The American Transportation Research Institute released the phase one findings of its research into whether safe younger drivers can be identified through certain characteristics – a key step in developing ways for trucking companies to be able to hire younger drivers in the face of a driver shortage.
The research was conducted in the hopes of developing a Younger Driver Assessment Tool that would identify younger drivers who exhibit many of the same characteristics as safe, older commercial drivers. While younger drivers are typically less safe than drivers in other age groups, ATRI’s report examines the underlying characteristics of the age group to find if there are individual traits that can reliably predict driver safety outcomes.
“The potential to screen for the safest candidates among younger new entrants is an exciting step in the industry’s workforce expansion,” said Greg Koepel, vice president, workforce development and administration, Roehl Transport. “We look forward to working with ATRI in the development and testing of the Younger Driver Assessment Tool.”
Traits that can reliably predict which drivers might be prone to safer driving, including personality, health, and cognition, are identified and discussed in the report.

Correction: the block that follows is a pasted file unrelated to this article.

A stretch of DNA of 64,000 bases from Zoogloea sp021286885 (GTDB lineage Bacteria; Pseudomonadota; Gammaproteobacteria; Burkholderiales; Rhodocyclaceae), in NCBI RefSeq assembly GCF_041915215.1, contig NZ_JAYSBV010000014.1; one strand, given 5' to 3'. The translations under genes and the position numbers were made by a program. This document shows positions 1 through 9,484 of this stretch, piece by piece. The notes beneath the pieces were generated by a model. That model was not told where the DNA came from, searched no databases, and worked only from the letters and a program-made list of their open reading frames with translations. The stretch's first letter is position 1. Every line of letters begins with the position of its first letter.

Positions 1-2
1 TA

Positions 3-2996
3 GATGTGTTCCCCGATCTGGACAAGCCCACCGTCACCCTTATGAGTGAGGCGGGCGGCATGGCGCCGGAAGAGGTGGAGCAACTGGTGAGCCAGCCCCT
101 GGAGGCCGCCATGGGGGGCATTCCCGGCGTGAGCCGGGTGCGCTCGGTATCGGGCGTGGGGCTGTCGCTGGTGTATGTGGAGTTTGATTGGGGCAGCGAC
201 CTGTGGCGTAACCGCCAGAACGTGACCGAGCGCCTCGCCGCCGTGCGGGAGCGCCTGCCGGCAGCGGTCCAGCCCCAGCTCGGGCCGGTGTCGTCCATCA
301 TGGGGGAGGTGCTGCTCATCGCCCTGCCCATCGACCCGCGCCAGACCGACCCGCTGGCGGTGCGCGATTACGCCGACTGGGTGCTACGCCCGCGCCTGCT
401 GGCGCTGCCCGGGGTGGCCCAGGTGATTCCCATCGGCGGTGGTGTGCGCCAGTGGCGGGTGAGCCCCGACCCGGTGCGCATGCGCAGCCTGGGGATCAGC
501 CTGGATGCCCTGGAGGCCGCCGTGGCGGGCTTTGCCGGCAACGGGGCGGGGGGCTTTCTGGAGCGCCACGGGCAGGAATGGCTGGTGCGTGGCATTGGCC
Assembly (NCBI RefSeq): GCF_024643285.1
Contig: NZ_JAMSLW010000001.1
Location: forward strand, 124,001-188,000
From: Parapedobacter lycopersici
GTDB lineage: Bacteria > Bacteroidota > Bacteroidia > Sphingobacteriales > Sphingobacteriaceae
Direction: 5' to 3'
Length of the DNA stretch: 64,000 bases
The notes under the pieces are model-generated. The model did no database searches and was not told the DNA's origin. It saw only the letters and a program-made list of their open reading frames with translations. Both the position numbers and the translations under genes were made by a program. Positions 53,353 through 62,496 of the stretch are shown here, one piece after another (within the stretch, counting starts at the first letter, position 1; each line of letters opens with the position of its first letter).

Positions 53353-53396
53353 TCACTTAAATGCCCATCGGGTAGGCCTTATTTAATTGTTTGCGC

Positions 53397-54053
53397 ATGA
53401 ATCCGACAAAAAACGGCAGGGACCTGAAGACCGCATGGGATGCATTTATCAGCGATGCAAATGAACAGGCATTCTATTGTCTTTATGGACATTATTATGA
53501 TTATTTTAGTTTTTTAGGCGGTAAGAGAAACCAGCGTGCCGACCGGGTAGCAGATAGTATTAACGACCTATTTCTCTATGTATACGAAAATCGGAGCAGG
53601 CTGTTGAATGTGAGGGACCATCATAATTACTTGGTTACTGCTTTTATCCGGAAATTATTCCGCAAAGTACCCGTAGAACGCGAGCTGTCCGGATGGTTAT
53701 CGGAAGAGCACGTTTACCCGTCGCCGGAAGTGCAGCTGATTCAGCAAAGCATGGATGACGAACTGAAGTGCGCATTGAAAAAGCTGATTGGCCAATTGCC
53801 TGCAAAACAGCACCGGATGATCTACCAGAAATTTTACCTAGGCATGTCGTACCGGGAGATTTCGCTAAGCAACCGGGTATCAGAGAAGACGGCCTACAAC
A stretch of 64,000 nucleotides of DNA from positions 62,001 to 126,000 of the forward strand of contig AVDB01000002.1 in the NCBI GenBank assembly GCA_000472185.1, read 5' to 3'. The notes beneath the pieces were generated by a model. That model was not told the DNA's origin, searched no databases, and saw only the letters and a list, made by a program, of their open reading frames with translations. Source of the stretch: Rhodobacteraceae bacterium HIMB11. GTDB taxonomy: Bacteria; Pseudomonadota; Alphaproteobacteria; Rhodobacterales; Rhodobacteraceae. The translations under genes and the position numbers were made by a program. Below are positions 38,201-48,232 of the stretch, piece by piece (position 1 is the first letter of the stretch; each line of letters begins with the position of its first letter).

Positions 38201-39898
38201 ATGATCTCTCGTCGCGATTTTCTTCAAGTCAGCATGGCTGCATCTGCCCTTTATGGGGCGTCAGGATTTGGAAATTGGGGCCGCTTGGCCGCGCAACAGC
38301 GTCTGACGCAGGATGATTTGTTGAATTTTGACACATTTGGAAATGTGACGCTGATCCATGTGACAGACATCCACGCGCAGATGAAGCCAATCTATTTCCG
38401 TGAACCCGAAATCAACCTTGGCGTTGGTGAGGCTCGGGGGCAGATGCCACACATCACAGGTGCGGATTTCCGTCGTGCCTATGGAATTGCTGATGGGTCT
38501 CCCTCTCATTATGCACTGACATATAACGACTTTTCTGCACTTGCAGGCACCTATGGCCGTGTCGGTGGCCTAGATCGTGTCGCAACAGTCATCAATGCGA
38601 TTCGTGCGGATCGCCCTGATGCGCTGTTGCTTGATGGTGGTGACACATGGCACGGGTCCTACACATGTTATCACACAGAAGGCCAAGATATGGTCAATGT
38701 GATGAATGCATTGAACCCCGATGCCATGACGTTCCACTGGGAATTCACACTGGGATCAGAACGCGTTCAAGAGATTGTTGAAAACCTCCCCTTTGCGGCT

Personality traits that can indicate a propensity for unsafe driving behavior include low agreeableness, low conscientiousness, impulsivity, aggressions, and sensation seeking. Because of the relation between these traits and unsafe driving, ATRI would try to develop a tool to screen these characteristics out.
Health also plays a vital role in safety, as sleeping disorders, attention-related disorders, substance use, instability, and obesity can all correlate with increased driving risks. Even health related problems such as obesity, which doesn’t have an obvious connection to driving, can be an indicator because of its association with increased fatigue.
Cognition concerns patterns of thinking, understanding and remembering, all of which come into play during complex tasks like driving. This can cover a variety of traits, such as attentiveness, intellect, and flexibility, all of which are needed in commercial driving to make crucial decisions, multi-task, and react quickly to dangers.
While young drivers are far more prone to traits that indicate unsafe driving behavior, ATRI concludes that “by selecting for younger drivers with specific physical and psychological characteristics, it may be possible to identify young drivers with the same characteristics as a safe, veteran driver.”
The next phase of ATRI’s research will involve assembling the relevant measures of the identified predictive factors and conducting a beta test of the Assessment Tool on a small sample of both veteran and entry-level drivers. Results of the beta test will determine if a larger scale study is warranted.
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